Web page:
Pascal devised 28 headings, though he arranged the 382 thoughts so bundled under only 27 of them. The headings begin with order, vanity, wretchedness and boredom, and move on to more explicitly religious titles, such as ‘perpetuity’, ‘proofs of Jesus Christ’, and, finally, ‘Christian morality’. He left another 530 notes in 34 series with no clear indication of where they should go.
When the Port Royal community edited the first edition of Pascal’s Pensées in 1670, it omitted many notes and arranged the rest coherently to fit in with its desire to further the Jansenist cause, rather than following Pascal’s own division known to us from copies of his manuscripts made soon after his death. At the end of the 17th century Pascal’s nephew, Louis Périer, pasted the original sheets into an album. His sequence, too, was misleading, as he cut up and separated single sheets to fill blanks in the album. An edition of 1776 introduced some new material and a new order.
The edition featured here includes a portrait of Pascal drawn by one of his most renowned friends, the jurisconsult Jean Domat, in about 648, when Pascal was 25 or 26 years old. This alone would give it is a place in the publishing history of the Pensées, but it is a landmark for more important literary reasons. It is that edited by Prosper Faugère (1810–87), a civil servant in the French Ministry of Foreign Affairs who subsequently served as the director of Archives and Chancelleries and who devoted his literary energies to the study of Pascal’s life and work.
Faugère’s work was published in Paris in 1844. It arose from a report made by the philosopher Victor Cousin in 1842 pointing to the manuscripts compiled by Périer and requesting an edition based on them. Faugère therefore produced his edition ‘conforming for the first time to the original and largely unpublished manuscripts’, as the title proclaims.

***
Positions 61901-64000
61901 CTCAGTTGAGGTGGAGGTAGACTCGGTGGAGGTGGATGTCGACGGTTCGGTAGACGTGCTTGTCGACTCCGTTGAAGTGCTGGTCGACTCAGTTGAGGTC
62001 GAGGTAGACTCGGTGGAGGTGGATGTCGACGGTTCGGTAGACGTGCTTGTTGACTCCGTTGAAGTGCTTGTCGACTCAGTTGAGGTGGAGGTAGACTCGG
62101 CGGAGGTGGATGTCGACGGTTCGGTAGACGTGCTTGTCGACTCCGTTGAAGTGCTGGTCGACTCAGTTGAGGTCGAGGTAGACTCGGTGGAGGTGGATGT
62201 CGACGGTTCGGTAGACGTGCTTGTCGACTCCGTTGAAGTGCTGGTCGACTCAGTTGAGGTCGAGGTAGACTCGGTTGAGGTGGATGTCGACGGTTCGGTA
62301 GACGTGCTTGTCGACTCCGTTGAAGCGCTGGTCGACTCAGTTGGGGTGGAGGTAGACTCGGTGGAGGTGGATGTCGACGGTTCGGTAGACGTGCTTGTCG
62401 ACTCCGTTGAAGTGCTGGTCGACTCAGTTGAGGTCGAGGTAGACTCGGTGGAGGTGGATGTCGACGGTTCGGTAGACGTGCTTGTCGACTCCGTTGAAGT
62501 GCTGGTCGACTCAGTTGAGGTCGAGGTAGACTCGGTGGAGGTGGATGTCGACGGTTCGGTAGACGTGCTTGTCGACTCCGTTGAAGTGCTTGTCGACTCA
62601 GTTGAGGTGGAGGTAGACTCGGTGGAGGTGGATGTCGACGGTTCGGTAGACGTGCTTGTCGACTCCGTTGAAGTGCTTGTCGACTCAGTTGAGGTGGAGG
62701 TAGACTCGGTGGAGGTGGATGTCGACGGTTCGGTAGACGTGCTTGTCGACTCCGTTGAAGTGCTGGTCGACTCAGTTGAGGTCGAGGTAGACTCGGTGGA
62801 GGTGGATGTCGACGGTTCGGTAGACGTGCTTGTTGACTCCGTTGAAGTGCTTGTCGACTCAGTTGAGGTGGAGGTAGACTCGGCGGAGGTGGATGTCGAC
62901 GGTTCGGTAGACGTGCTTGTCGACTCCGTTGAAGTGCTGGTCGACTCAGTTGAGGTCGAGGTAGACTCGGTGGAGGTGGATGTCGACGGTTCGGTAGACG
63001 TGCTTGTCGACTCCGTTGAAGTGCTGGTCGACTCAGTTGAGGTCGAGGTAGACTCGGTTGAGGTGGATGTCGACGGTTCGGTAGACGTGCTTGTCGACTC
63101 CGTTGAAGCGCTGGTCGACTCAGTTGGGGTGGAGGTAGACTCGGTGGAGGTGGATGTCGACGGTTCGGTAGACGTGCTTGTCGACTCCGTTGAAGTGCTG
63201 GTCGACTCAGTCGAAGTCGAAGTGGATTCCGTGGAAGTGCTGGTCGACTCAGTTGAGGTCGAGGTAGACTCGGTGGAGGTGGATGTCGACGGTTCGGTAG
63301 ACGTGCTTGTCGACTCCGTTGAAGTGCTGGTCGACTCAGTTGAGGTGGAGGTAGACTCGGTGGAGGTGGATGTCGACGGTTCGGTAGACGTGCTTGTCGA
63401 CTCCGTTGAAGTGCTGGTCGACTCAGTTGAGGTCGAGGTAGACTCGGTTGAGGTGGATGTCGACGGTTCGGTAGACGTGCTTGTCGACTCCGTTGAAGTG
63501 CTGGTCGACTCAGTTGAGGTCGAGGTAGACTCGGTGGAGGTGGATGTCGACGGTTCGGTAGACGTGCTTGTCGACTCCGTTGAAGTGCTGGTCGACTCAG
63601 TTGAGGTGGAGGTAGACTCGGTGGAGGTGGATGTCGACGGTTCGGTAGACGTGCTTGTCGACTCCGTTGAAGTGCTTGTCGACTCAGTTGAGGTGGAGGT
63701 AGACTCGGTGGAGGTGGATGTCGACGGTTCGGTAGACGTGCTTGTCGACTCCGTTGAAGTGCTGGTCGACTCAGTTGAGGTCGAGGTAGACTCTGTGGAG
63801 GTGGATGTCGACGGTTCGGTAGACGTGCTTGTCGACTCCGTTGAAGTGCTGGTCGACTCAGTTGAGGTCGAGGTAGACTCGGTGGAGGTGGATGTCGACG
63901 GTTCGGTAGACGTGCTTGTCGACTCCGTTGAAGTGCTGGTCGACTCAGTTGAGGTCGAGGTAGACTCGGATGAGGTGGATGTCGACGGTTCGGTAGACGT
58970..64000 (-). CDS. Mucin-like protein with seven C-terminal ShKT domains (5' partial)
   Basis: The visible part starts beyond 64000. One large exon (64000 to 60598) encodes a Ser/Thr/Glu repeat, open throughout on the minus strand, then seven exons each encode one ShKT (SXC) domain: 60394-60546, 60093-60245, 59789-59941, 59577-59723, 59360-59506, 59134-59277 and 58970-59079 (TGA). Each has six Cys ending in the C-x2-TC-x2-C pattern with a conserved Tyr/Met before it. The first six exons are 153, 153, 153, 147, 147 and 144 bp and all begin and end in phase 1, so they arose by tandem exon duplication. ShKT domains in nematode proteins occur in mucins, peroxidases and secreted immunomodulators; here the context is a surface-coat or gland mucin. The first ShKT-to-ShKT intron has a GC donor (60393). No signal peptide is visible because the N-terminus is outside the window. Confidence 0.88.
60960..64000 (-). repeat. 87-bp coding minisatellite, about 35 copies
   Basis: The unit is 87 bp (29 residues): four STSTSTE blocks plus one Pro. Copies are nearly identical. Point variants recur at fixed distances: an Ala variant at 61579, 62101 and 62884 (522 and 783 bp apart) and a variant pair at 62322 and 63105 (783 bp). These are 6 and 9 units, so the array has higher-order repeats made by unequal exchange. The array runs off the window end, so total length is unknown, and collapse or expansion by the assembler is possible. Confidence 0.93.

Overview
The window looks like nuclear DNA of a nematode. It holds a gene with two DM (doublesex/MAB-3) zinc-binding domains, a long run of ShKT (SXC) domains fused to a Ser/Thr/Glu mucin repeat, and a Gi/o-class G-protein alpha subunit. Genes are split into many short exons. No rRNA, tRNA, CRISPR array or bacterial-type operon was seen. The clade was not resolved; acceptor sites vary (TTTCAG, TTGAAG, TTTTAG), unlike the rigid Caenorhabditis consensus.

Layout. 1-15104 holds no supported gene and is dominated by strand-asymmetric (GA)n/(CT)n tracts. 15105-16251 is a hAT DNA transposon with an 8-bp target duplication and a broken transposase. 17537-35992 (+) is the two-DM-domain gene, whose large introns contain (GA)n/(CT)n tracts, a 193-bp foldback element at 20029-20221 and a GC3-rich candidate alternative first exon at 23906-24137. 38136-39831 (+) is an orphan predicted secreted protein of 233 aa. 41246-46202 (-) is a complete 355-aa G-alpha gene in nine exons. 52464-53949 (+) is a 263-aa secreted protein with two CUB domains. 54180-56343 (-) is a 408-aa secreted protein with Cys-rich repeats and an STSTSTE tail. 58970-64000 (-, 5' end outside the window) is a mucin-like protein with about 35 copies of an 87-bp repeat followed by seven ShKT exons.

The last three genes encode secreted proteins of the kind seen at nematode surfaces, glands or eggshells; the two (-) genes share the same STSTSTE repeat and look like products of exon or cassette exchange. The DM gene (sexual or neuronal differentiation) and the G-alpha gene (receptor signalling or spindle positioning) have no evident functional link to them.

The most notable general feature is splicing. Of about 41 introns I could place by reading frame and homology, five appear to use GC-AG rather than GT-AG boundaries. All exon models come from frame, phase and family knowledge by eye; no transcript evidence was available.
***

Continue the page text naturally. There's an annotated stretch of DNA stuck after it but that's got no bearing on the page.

Using seven manuscripts, he tried to get back to Pascal’s intention, correcting parts of his text that had previously been published, publishing other parts for the first time, separating out fragments that did not belong to the Pensées, and ordering the fragments ‘if not following the author’s original plan, at least following the order that seems to result from it, be it from Pascal own written indications or from a conversation of which the purport has been preserved’. Faugère described the arrangement as a major challenge.
Faugère’s labour has since been superseded by the work of Léon Brunschvicg Zacharie Tourneur, and Louis Lafuma. But it remains fascinating for its engagement with authorial intention, something with which we are much better acquainted from purely literary works. Yes, the Pensées earn their place in the history of ideas for the content.
But the puzzle of putting them together extends their interest beyond the human condition, close as that is to us all. Noting the existence of half a dozen different arrangements are on sale, A J Krailsheimer suggests as an activity: ‘There is a lot to be said for cutting up the all the fragments (at least of a cheap edition) and trying out alternate arrangements’. Just please ensure that the copy you cut up belongs to you, not to the library.
Dr Karen Attar is the curator of rare books and university art at Senate House Library, and a research fellow at the Institute of English Studies at the School of Advanced Study, University of London. She has published widely on library history and aspects of special collections and is the reviews editor for Library & Information History.